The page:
Celtics-Pistons review: C's are 'dead men walking'


Celtics-Pistons review: C's are 'dead men walking'

AUBURN HILLS, Mich. In this still-young NBA season, the Detroit Pistons have stood out as arguably the league's worst team for no other reason than them having the league's worst record.

But the danger with that is teams like the Boston Celtics spending more time playing the opposing team's record rather than the team.

Although the C's were beaten handily, 103-83, taking the Pistons too lightly didn't seem to be the issue.

The problem?

Boston's schedule, with Sunday's loss putting an end to a brutal seven games in 10 days stretch in which the C's were 4-3.

"Dead men walking" was how Celtics coach Doc Rivers described his team's play against the Pistons. "Give Detroit credit. I thought they played extremely hard. We just had no legs."

With the loss, the Celtics are now 4-1 this season against teams with a record of .500 or worse on the day in which they play.

Although the loss is disappointing, the Celtics have no plans to allow it to linger.

"We won't have another stretch like this the entire season," Rivers said. "When I saw the schedule, I saw that last game and thought, 'That's going to be a hard game for us to win,'" Rivers recalled. "I thought we could figure out a way to pull it out. We just couldn't."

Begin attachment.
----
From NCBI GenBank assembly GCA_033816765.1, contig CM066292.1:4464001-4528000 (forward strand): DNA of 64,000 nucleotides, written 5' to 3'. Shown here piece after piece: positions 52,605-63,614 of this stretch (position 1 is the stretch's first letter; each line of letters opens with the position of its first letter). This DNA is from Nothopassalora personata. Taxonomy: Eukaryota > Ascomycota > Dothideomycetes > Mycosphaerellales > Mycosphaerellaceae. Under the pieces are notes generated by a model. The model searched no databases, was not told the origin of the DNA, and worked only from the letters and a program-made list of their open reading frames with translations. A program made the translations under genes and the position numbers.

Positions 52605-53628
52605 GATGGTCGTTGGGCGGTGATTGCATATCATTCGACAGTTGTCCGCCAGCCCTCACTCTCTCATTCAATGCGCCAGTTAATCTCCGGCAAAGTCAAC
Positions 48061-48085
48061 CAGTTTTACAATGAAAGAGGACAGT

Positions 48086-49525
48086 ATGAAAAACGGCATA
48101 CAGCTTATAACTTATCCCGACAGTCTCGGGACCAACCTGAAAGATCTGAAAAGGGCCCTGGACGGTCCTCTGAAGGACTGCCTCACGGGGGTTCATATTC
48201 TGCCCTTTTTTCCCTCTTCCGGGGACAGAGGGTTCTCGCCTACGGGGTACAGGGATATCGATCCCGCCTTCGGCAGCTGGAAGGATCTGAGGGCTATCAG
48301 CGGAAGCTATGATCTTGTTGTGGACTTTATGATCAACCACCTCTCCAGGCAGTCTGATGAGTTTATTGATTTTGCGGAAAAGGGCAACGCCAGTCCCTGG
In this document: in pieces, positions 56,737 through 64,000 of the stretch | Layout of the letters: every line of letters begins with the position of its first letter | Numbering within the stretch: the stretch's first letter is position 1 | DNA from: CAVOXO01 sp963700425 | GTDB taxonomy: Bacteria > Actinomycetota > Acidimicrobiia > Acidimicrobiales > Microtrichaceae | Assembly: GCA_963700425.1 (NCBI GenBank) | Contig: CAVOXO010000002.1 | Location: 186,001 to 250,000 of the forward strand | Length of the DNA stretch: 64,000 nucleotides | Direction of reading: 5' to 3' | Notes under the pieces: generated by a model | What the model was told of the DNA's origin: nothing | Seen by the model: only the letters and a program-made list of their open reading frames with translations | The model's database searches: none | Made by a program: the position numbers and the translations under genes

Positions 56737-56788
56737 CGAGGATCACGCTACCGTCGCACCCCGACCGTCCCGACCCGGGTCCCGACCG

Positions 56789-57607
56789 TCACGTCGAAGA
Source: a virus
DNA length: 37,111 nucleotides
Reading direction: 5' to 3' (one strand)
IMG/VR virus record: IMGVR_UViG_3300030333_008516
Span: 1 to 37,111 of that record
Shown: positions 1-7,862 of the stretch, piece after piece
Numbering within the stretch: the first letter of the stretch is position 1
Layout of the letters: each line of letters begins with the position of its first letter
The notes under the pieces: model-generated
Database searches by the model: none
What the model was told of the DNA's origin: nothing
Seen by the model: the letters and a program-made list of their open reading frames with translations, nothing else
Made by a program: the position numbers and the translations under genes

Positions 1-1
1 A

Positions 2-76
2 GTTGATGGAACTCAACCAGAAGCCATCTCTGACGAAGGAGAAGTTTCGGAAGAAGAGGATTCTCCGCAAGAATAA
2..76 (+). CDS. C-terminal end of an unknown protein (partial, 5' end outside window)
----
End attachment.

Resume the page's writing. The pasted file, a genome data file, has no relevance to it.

Here are some of the keys identified prior to the game that played a role in some fashion to the Celtics losing for the first time this season to a team with a losing record.

WHAT TO LOOK FOR: The Celtics kept Kevin Garnett's minutes down to just 17 on Saturday, which is an ideal tally on the front end of a back-to-back set of games. That had a lot to do with Boston's second unit uncharacteristically extending the team's lead when he left the game. The C's increased their lead when Garnett left the floor in all but one quarter of Saturday's 107-89 win over Toronto. It's worth monitoring to see if they can repeat that success.

WHAT WE SAW: Kevin Garnett's minutes were once again relatively low (21 minutes) and his production was not bad (15 points, four rebounds) but not great, either. But like most of his teammates, Garnett never sustained the kind of high impact the Celtics needed in order to win.

MATCHUP TO WATCH: Rajon Rondo vs. Brandon Knight: Rondo played a very Rondo-like game with 20 assists against Toronto on Saturday after missing the previous game with a right ankle sprain. Knight will be the latest up-and-coming talented point guard who will see Rondo as a litmus test as far as how they stack up to the game's premier playmakers. The second-year guard is averaging 11.3 points and 7.1 assists this season. Only two players from the 2011 draft (Kyrie Irving and Kemba Walker) are averaging at least 10 points and five assists per game.